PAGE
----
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Digital Cameras - Minolta Dimage Xt Test Images

 

I've begun including links in our reviews to a Thumber-generated index page for the test shots. The Thumber data includes a host of information on the images, including shutter speed, ISO setting, compression setting, etc. Rather than clutter the page below with *all* that detail, we're posting the Thumber index so only those interested in the information need wade through it!

 

Outdoor Portrait:

Good job overall, with a good dynamic range. Color and resolution are also good.

The extreme tonal range of this image makes it a tough shot for many digicams, which is precisely why I set it up this way, and why I shoot it with no fill flash or reflector to open the shadows. The object is to hold both highlight and shadow detail without producing a "flat" picture with muddy colors, and the Dimage Xt did a pretty good job.

The shot at right was taken with a +0.7 EV exposure compensation adjustment, which brightened the midtones nicely, at the expense of only the brightest highlight details. I chose the Daylight white balance as the most accurate overall, despite a very slight warm cast. The Auto setting produced pale and slightly greenish images.

Marti's skin tones are just a little warm, but still look pretty good. However, the blue flowers in the bouquet are a little darker than they are in real life. (A common problem for many digicams with this shot. For reference, the flowers are a light navy blue, with only slight purplish tints in them.) I also noticed reddish/magenta tints on the white shirt. The Xt did a good job with strong reds and greens however, rendering them very accurately with none of the oversaturation I'm accustomed to seeing from so many cameras. Resolution is high, with a lot of crisp, fine detail visible throughout the frame, even in the shadows. Image noise the shadows is quite low. Overall, a very nice job.

To view the entire exposure series from zero to +1.0 EV, see files XTOUTDP0.HTM through XTOUTDP3.HTM on the thumbnail index page.



 

Closer Portrait:

Great resolution and detail, and good exposure.

Results are similar to the wider shot above in terms of color and exposure, and the Xt's 3x zoom lens helps prevent distortion of Marti's features. Detail is much stronger in this shot, with sharp, well-defined details in Marti's face and hair. The shot at right was taken with a +0.3 EV exposure compensation adjustment, which produced a nicely balanced exposure with only the strongest highlights in the shirt collar blown out. Shadow detail is again strong, with low noise.

To view the entire exposure series from zero to +1.0 EV, see files XTFACDP0.HTM through XTFACDP3.HTM on the thumbnail index page.



 

Indoor Portrait, Flash:
Normal Flash
+1.3 EV
Slow-Sync Flash
+0.7 EV

Moderate underexposure at the default setting, but good performance, particularly with the Slow-Sync mode.

The Xt's built-in flash does a pretty good job here, though it is quite dim at the default exposure setting. The shot at right has a +1.3 EV exposure compensation adjustment, which is slightly higher than the average required on this shot. (Most cameras seem to require about a +1.0 EV exposure compensation here.) Overall color is pretty good, though the background incandescent lighting creates a mild orange cast on the back wall and on some of Marti's features. The camera's Slow-Sync flash mode combines the flash with a slower exposure, which results in a brighter overall image. Taken with a +1.0 EV exposure compensation adjustment, the shot at right has more even lighting, and a brighter exposure. The orange cast is lighter, but the flash creates a blue cast on Marti's face and in the shadows. Still though, the balance between the flash and room lighting is better than average here.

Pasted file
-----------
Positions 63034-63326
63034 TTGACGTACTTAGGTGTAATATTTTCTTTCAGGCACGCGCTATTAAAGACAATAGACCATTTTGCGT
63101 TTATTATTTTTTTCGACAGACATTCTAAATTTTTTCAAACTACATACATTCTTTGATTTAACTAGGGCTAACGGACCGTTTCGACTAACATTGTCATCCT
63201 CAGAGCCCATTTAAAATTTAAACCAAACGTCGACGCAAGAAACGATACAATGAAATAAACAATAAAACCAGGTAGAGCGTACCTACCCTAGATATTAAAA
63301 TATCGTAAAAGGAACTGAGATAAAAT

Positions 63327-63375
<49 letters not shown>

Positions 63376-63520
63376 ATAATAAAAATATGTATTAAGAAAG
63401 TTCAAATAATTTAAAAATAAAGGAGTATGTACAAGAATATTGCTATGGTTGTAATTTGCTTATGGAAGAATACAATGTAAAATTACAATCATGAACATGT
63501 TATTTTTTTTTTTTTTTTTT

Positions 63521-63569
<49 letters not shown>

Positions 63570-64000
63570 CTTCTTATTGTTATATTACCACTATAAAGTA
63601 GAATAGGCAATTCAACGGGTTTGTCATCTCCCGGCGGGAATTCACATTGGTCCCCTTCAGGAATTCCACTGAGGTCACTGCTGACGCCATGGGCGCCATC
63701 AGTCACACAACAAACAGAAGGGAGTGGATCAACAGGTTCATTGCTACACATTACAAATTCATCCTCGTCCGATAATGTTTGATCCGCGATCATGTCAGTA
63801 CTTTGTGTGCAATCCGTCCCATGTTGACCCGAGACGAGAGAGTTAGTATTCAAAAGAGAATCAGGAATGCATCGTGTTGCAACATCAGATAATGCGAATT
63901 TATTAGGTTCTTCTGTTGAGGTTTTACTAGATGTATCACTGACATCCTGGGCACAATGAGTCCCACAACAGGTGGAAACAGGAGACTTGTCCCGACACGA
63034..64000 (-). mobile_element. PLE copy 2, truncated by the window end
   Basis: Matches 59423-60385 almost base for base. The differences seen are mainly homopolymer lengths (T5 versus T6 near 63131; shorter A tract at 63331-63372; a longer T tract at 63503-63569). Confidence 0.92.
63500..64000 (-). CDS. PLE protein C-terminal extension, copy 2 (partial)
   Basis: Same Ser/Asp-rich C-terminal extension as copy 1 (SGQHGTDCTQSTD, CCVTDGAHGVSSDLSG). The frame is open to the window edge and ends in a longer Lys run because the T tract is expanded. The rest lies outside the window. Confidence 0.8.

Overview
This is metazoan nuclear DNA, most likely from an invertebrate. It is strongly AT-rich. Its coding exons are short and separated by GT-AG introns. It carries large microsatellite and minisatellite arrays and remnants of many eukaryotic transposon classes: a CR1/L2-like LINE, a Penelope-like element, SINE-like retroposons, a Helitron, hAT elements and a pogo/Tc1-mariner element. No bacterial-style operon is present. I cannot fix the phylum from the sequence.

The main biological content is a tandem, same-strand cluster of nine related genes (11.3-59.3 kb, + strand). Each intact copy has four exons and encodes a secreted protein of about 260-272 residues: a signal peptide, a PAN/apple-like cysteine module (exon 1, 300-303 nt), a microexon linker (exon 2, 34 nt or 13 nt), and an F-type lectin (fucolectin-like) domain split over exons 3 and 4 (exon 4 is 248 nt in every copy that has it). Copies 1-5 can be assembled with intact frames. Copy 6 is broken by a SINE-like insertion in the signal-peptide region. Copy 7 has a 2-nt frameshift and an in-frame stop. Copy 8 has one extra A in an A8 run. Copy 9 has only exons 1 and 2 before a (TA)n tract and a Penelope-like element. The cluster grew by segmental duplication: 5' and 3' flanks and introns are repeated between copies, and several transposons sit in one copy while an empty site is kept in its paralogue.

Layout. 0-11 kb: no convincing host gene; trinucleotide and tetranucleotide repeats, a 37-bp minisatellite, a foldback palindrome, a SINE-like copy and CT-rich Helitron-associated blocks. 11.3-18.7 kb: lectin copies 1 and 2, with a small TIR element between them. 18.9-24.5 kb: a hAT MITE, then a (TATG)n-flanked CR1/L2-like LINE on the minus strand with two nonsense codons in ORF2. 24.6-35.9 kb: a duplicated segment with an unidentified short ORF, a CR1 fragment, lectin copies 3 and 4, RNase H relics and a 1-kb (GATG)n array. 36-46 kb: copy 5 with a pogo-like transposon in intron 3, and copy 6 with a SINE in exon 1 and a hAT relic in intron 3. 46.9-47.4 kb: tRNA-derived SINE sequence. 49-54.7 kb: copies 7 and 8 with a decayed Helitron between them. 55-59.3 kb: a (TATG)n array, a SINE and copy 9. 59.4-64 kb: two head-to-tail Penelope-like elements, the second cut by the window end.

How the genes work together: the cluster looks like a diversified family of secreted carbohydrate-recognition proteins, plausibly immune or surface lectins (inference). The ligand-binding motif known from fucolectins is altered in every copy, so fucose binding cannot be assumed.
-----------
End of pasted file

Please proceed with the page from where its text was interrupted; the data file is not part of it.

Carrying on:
To view the entire exposure series from zero to +1.3 EV in the Slow-Sync flash mode, see files XTINFSP0.HTM through XTINFSP4.HTM on the thumbnail index page.



 

Indoor Portrait, No Flash:
Auto White Balance
Incandescent White Balance

Slight color casts with both white balances tested, but overall very good results with the Auto setting.

This shot is always a very tough test of a camera's white balance capability, given the strong, yellowish color cast of the household incandescent bulbs used for the lighting. The Xt's Auto white balance produced the best color here, despite a slight pinkish cast. (The Incandescent setting resulted in a warm, brownish cast.) Marti's skin tone is very pink, as are the red flowers in the bouquet. Additionally, the blue flowers are very dark and purplish, a common problem with this shot. The main shot has a +1.0 EV exposure compensation adjustment, about average for this shot among the cameras I've tested, but the result with the Xt is a tad dark. (I felt that +1.3 EV resulted in too light an image though. For reference, here's a shot at the default exposure.)



 

House Shot:
Auto White Balance
Daylight White Balance

Good detail and resolution, pretty accurate color. Some positive exposure compensation required for the best exposure.

The Xt's Auto white balance setting produced the most accurate results here, though the white house trim has a slight reddish cast. The Daylight white balance resulted in a slight yellow cast. Surprisingly, the Xt underexposed this shot at the default exposure setting, so I boosted the exposure with a +0.3 EV adjustment for the shots seen at right. (This is pretty unusual on this shot, it's a good balance of light and dark, so most cameras expose it correctly with their default exposure setting.) Resolution is high, with good detail in the tree limbs and shrubbery. Details are pretty sharp throughout the frame, with only a hint softness in the corners of the image. A good performance, apart from the need for positive exposure compensation.



 

Far-Field Test